Is a comparative approach important?

One of the main goals of neuroscience research is to identify generalizable mechanisms that could perhaps illuminate functions (and dysfunctions) of the human brain. Thus, should we be satisfied with discoveries made in a single model organism, or is it necessary to study similar functions across a diverse set of relevant species? This captures a core concept of the comparative approach, which has traditionally served as an important tool in neuroscience (23, 24). Converging on a fixed set of model organisms, either standard or not, precludes the degree to which scientific findings generalize beyond these species. In the absence of comparative studies, an entire field may be lead astray by observations that are either species specific or misinterpreted in the absence of comparative data. An example of the importance of comparative neurobiology is the study of sound localization and its underlying neural mechanisms, which are of great importance to a wide range of organisms, including humans (25). Initial seminal discoveries in the barn owl revealed that neural computations of this function followed nearly precisely the Jeffress model of the 1940s (26), which was based on coincidence detection of excitatory inputs arriving from the two ears (25). Yet in rodents, which have been shown to face the same challenge of sound localization [such as the Mongolian gerbil (27)], the problem is solved by using inhibitory inputs that adjust the temporal sensitivity of coincidence-detection neurons (25), thus underscoring the importance of reexamining general hypotheses across species.

Are the benefits of the comparative approach restricted to validating or disproving the generalization of scientific discoveries? Not at all—this approach also plays an inherent and crucial part in promoting the discovery itself. Such was the case in the field of adult neurogenesis, where initial findings in rodents were met with skepticism until clear evidence that new neurons are born in the adult songbird forebrain reignited the field (23, 28, 29). Development of technologies for labeling new cells in rodents and regulation of neurogenesis by factors such as stress, environmental complexity, and learning supported the existence of this phenomenon (30). Here, it was the complementary comparative approach between diverse model systems, technological development, and behavioral approaches that collectively gave rise to what is now one of the most prominent fields of research in neuroscience, with major implications for human health (31).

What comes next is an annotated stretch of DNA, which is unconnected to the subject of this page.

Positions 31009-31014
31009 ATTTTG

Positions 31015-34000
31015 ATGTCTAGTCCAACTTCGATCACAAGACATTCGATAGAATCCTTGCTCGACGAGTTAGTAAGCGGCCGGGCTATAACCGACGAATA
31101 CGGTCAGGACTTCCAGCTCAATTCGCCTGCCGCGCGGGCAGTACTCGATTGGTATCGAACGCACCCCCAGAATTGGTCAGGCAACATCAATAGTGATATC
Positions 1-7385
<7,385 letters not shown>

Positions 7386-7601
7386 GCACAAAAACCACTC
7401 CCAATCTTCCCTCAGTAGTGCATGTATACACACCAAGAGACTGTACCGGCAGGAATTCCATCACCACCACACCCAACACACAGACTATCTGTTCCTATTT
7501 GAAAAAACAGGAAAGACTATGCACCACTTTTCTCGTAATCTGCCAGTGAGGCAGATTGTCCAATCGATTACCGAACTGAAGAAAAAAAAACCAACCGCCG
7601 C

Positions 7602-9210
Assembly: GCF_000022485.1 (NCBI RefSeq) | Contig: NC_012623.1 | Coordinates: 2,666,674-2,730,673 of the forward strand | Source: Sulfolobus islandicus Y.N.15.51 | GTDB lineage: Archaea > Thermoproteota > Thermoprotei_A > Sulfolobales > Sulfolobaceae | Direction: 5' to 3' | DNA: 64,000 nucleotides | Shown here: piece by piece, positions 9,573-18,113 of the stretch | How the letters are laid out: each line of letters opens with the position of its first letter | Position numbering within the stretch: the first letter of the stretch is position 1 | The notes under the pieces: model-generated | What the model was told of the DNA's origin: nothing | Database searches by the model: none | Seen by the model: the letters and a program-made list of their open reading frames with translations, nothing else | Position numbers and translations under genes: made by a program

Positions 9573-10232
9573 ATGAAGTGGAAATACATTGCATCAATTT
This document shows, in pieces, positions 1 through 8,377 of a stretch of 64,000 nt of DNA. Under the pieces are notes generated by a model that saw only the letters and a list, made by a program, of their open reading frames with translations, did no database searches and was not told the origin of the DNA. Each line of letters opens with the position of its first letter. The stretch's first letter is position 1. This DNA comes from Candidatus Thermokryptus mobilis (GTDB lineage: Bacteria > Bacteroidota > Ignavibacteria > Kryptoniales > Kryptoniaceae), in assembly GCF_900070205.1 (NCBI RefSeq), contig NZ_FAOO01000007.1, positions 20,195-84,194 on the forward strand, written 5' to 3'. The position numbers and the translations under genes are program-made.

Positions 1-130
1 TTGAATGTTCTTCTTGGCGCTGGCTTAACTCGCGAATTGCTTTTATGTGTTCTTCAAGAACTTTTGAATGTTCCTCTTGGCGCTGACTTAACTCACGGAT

It is clear that the interplay between diverse species promotes scientific discovery and rigor of investigations, thus benefiting everyone involved. Often, the intensive study of a single standard model system is motivated by the belief of universal principles across species, and indeed, much success has come from this approach. Yet, as discussed above, it is important to consider that different nervous systems can reach different solutions to similar problems, and the comparative approach serves as an extremely powerful tool to assess the validity of universal principles on a case-by-case basis. In the absence of the comparative approach, many discoveries may not have occurred, would have reached the wrong conclusions, or would have taken far longer to be unveiled. None of these options is preferable for the continued and effective progression of the neuroscience field. Importantly, it makes one wonder, what else can we be missing? As will be discussed next, this question is not only applicable to basic science but also to the translational potential of neuroscience research.

Is diversity important for translational research?